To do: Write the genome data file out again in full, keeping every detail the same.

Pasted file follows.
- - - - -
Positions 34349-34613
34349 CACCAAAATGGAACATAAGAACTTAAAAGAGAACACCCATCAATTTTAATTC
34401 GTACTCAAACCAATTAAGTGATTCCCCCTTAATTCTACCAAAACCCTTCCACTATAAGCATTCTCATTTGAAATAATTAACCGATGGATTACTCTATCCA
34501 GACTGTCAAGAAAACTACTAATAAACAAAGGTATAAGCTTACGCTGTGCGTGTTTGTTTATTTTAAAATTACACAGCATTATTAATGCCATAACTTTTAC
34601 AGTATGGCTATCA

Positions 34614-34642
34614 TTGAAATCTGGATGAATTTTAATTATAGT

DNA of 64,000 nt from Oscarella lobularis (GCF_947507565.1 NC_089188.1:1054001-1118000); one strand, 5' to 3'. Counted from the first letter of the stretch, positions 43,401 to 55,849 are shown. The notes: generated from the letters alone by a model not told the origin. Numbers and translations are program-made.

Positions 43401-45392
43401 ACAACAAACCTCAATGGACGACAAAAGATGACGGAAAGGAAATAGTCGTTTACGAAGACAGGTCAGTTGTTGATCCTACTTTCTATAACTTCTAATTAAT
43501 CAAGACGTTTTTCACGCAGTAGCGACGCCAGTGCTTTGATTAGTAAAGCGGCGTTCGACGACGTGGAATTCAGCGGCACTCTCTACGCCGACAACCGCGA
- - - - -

Positions 34349-34613
34349 CACCAAAATGGAACATAAGAACTTAAAAGAGAACACCCATCAATTTTAATTC
34401 GTACTCAAACCAATTAAGTGATTCCCCCTTAATTCTACCAAAACCCTTCCACTATAAGCATTCTCATTTGAAATAATTAACCGATGGATTACTCTATCCA
34501 GACTGTCAAGAAAACTACTAATAAACAAAGGTATAAGCTTACGCTGTGCGTGTTTGTTTATTTTAAAATTACACAGCATTATTAATGCCATAACTTTTAC
34601 AGTATGGCTATCA

Positions 34614-34642
34614 TTGAAATCTGGATGAATTTTAATTATAGT

DNA of 64,000 nt from Oscarella lobularis (GCF_947507565.1 NC_089188.1:1054001-1118000); one strand, 5' to 3'. Counted from the first letter of the stretch, positions 43,401 to 55,849 are shown. The notes: generated from the letters alone by a model not told the origin. Numbers and translations are program-made.

Positions 43401-45392
43401 ACAACAAACCTCAATGGACGACAAAAGATGACGGAAAGGAAATAGTCGTTTACGAAGACAGGTCAGTTGTTGATCCTACTTTCTATAACTTCTAATTAAT
43501 CAAGACGTTTTTCACGCAGTAGCGACGCCAGTGCTTTGATTAGTAAAGCGGCGTTCGACGACGTGGAATTCAGCGGCACTCTCTACGCCGACAACCGCGA